Further to recent discussions about the sponsorship deal between Medicines Australia and The Australian, journalist Ray Moynihan has a column examining some of the related issues in the BMJ, Is journalism the drug industry’s new dance partner?
The column begins:
Just as many doctors contemplate an end to their dance with drug company marketers, a fresh new crew is stepping lively onto the floor: journalists and media organisations looking for easy ways to fund their reporting, travel, and education.
Moynihan cites a 2008 paper (abstract free) that he co-authored with researchers from the Center for Medicine and the Media at the Dartmouth Institute for Health Policy and Clinical Practice in New Hampshire, Lisa Schwartz and Steven Woloshin.
This paper argues that industry sponsorship of journalism training and education is occurring in a variety of contexts—universities, conferences, and professional associations—raising similar concerns to those that apply to education of doctors.
Examples given include:
• The University of North Carolina’s master’s degree in medical journalism has at least two important forms of financial relations with drug companies. Its post of Glaxo Wellcome distinguished professor of medical journalism is an endowed position created by a grant from the company, while Pfizer offers a medical journalism scholarship at the university that aims “to improve the breadth and quality of reporting of health and medical issues in minority or disadvantaged communities”.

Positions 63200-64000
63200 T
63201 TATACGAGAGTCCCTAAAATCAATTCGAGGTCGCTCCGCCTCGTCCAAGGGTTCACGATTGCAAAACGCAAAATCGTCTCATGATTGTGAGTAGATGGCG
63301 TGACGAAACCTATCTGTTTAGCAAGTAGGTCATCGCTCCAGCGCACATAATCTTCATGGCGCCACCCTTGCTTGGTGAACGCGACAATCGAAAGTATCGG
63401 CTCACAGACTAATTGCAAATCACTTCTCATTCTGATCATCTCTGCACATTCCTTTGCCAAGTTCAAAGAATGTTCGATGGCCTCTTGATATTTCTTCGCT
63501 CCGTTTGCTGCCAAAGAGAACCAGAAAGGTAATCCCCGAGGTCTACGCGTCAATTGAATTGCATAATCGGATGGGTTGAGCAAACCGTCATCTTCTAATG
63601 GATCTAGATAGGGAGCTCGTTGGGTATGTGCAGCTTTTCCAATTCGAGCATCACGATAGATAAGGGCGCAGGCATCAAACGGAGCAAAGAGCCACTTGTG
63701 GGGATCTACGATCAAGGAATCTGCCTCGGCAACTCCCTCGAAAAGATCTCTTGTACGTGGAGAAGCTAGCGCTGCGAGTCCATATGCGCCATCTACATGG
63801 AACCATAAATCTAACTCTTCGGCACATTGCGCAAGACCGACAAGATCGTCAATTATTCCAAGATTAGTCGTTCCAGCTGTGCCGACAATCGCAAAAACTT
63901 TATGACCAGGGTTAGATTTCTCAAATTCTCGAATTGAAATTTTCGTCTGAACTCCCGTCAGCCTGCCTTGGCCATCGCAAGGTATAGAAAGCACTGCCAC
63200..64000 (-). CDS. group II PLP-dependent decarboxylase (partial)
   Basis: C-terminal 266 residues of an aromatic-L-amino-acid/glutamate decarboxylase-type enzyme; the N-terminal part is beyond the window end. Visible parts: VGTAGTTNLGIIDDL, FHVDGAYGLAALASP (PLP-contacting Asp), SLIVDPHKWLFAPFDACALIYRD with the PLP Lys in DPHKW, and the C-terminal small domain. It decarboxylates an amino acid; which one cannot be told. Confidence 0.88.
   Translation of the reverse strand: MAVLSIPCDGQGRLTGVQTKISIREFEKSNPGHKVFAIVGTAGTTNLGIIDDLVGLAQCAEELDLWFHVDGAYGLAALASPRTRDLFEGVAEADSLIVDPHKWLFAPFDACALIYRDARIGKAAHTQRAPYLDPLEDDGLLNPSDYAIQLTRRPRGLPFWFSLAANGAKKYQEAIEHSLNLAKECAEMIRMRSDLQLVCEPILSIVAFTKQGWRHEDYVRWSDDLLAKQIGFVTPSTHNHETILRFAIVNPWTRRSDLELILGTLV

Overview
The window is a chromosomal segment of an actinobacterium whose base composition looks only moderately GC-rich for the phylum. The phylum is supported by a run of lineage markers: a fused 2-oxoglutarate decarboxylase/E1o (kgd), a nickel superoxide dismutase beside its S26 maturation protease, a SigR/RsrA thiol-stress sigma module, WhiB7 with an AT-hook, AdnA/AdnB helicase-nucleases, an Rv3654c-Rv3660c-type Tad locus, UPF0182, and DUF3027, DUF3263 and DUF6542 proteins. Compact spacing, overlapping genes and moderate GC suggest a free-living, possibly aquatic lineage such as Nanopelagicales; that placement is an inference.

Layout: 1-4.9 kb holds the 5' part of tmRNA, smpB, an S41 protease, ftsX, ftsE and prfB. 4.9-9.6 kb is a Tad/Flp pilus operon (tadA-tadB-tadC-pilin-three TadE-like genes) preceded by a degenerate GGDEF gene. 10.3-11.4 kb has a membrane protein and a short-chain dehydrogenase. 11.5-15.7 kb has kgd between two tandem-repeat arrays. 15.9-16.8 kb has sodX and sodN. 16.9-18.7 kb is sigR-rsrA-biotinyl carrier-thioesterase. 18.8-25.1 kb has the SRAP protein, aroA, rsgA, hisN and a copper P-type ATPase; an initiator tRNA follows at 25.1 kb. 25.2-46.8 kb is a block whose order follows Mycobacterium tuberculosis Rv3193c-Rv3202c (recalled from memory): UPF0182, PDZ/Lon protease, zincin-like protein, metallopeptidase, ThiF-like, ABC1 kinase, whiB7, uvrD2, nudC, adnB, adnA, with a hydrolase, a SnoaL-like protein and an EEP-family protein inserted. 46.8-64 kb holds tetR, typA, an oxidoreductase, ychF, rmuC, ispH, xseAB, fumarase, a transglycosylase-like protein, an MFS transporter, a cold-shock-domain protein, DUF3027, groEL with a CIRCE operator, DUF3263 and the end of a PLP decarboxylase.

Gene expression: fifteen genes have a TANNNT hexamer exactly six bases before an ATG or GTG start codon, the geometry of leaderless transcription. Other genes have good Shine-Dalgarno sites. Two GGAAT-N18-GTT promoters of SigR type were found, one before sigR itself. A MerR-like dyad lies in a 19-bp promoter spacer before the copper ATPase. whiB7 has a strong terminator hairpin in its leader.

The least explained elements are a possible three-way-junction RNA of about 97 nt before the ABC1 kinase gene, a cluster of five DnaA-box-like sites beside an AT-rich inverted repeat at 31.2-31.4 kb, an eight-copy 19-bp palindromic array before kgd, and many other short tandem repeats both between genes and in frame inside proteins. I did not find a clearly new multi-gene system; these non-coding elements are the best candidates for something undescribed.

• The American Medical Writers Association, whose members include reporters and public relations specialists, receives sponsorship from the drug industry.
• At a large conference of ethnic minority journalists in 2008, a well attended lunch focusing on diabetes was sponsored by the maker of a diabetes treatment, which selected the speakers and set the agenda.
• Examples of sponsored journalism awards include the Eli Lilly and Boehringer Ingelheim award for “reporting on urinary incontinence,” while Boehringer also has an award for reporting on “chronic obstructive pulmonary disease,” Eli Lilly one for reporting on oncology, and Roche one for “obesity journalism,”.
The article makes suggestions for disentangling financial ties between medical journalists and healthcare industries, and concludes:
As researchers and writers acting to improve medical journalism, we encourage journalists, educators, and professional associations to scrutinise their own relations with the industry as intensely as they do those between doctors and drug companies and to develop workable solutions. And, if they are to be good watchdogs, journalists need to mark their territory and clearly establish boundaries between themselves and the industry to avoid unhealthy entanglements.
• Meanwhile, the next Croakey post comes from Medicines Australia…
For recent related articles:
• Meanwhile, this post from last year has some other relevant background regarding media and medical conflicts of interest.